When filling out your census questionnaire, you should count everyone (citizen and non-citizen) who lives and sleeps at your residence most of the time as of April 1, 2020. This includes newborns, young children, college students, spouses, significant others, extended family members, housemates, caregivers, and anyone renting space in your home or on your property.


How does the Census Bureau count people experiencing homelessness?

The Census Bureau will devote three days to counting people experiencing homelessness, with checks in place to ensure that people aren’t counted more than once.

  • March 30, 2020: Counting people who are in shelters.
  • March 31, 2020: Counting people at soup kitchens and mobile food vans.
  • April 1, 2020: Counting people in non-sheltered, outdoor locations, such as tent encampments and on the streets.

Learn more about the Census Bureau’s efforts to count the homeless.


Is the census safe?

The Census Bureau is required by law to protect any personal information. The answers you provide on your census questionnaire can only be used to produce statistics. By law, the Census Bureau cannot share your information with immigration enforcement agencies, law enforcement agencies, or allow it to be used to determine your eligibility for government benefits.


Will there be a citizenship question on the 2020 census questionnaire?

No. The Supreme Court and other courts have permanently blocked the government from adding a citizenship question to the 2020 census.

Is the census accessible for older adults and people with disabilities?

Yes, the 2020 census is accessible for everyone. We can only ensure our fair share of federal resources and representation when every Pasadena resident is counted.


The Census Bureau will NEVER ask you for:

  • Your Social Security number.
  • Money or donations.
  • Anything on behalf of a political party.
  • Your bank or credit card account numbers.

If someone claiming to be from the Census Bureau contacts you via email or phone and asks you for one of these things, it’s a scam, and you should not cooperate.

Hard to Count

Hard To Count Fact Sheet and Map - Pasadena

Hard To Count Populations include:

Renters, young men, children, African Americans, and Latinos (totals 72% of California population)

Census boundaries for hard to count area of Pasadena. Washington to the North, Colorado to the South, Los Robles to the East and Fair Oaks/Orange Grove/210 to the West.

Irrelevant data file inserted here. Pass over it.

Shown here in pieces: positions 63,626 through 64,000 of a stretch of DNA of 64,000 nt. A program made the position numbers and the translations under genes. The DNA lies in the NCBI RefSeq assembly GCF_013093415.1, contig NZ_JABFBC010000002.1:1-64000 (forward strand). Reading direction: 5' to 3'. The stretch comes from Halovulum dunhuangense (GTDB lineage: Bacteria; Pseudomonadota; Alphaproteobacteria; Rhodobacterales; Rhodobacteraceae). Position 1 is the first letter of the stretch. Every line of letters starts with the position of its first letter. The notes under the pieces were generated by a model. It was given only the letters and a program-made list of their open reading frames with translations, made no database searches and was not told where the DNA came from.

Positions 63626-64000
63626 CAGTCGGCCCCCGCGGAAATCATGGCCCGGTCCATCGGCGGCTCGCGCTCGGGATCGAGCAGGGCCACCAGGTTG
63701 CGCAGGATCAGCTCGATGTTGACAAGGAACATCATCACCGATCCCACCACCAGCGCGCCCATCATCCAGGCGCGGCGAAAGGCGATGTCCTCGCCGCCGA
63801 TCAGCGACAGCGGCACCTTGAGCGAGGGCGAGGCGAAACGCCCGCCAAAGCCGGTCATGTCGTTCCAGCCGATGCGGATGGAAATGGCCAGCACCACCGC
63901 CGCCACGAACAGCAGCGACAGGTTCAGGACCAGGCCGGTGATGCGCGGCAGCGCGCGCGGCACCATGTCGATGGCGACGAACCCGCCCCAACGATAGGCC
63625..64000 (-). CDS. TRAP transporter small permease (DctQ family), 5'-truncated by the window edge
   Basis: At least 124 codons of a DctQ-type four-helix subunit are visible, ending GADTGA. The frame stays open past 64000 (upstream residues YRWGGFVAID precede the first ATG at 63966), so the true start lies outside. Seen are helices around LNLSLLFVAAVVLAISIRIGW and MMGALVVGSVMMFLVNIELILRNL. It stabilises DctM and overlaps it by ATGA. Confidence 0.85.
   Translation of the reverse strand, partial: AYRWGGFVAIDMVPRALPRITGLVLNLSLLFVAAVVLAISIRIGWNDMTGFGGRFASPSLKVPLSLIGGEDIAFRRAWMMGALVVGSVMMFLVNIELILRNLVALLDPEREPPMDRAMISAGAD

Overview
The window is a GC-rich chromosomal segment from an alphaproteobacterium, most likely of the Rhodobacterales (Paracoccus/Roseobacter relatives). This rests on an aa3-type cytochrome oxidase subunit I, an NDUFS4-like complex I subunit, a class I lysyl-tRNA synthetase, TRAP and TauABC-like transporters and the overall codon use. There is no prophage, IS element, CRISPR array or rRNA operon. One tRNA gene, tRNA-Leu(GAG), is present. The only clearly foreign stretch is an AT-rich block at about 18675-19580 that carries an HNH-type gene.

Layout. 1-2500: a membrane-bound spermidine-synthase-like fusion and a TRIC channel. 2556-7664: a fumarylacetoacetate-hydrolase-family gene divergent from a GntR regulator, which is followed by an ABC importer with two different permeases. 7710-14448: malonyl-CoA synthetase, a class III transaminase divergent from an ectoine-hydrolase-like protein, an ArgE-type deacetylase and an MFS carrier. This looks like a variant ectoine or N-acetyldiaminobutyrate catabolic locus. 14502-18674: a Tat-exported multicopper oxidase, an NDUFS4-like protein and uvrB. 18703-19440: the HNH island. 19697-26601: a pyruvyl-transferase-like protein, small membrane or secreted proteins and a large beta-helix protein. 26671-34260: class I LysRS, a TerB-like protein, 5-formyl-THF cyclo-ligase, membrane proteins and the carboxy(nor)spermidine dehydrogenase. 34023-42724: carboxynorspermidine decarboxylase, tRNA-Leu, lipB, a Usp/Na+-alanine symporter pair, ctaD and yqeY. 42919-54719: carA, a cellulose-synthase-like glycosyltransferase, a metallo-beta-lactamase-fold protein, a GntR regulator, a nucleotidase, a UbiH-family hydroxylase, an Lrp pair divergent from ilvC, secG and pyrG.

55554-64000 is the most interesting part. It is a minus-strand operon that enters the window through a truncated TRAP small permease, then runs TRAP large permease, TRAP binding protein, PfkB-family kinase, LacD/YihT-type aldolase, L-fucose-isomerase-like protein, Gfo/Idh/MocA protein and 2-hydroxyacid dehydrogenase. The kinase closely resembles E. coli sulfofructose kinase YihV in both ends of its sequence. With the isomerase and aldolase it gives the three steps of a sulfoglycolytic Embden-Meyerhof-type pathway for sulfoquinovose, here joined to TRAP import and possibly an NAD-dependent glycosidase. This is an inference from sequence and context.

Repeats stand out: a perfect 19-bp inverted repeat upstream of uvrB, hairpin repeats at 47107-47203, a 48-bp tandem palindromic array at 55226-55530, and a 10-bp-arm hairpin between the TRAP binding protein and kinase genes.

Census data determines the distribution of over $675 billion in federal funds each year to support vital community services, including programs that help our students. Some of those programs provide support for children with special needs and those from low-income families. Federal funds allocated by census data help schools reduce class sizes, hire specialists, and ensure that hungry students can get breakfast or lunch to help them focus in class. When Pasadena children and their families are left out of the census count, it’s unlikely schools and community programs will receive the resources needed to support their success and well-being.

Resources

Address Canvassing for the 2020 Census

How the U.S. Census works?

Events

Census 2020 schedule of EventsFEBRUARY 15, 10 a.m. - 4 p.m.
Black History Parade & Festival
| Robinson Park

MARCH 7, 10 a.m. - 1 p.m.
Jump Into Census! | Villa-Parke Community Center, 363 E. Villa St.
Join us as we kick off the 2020 census count with a free, family-friendly event featuring crafts, live entertainment, activities, giveaways, light refreshments, and a sneak peek at the City’s summer programming like day camps, aquatics, and summer reading. For more information, call (626) 744-7311.

MARCH 12-20
Invitations to complete the 2020 census questionnaire online will be mailed.

MARCH 16-24
Reminder letters will be mailed.

MARCH 21, 2 - 6 p.m.
Census Block Party
| Boys & Girls Club of Pasadena, 2020 N. Fair Oaks Ave.
Details coming soon.

MARCH 26 - APRIL 3
Reminder postcard will be mailed.

MARCH 28, noon – 3 p.m.
Community Census Fair | Kings Villages Apartments, 1141 N. Fair Oaks Ave.

APRIL 1, 9 a.m. - 11 a.m.
Breakfast with the Census | Jackie Robinson Community Center, 1020 N. Fair Oaks Ave.
Join us in celebrating Census Day! Enjoy free refreshments, giveaways, and guest speakers. For more information, call (626) 744-7311.

APRIL 1, 10 a.m. - noon
Breakfast with the Census
| Villa-Parke Community Center, 363 E. Villa St.
Join us in celebrating Census Day! Enjoy free refreshments, giveaways, and guest speakers. For more information, call (626) 744-7311.

APRIL 8-16
Another reminder and hard copy questionnaire will be mailed.

APRIL 18, 9 a.m. - noon
Kinder Counts!
| Madison Elementary, 515 E. Ashtabula St.
This event is geared toward families in the community, especially those with children ages 5 and under—one of the largest undercounted populations in the country. Check back soon for event details.

APRIL 20-27
Final postcards will be mailed before an in-person follow-up.

APRIL 29, 3:30 - 5:30 p.m.
Día Del Niño | La Pintoresca Branch Library and Park, 1355 N. Raymond Ave.
Details coming soon.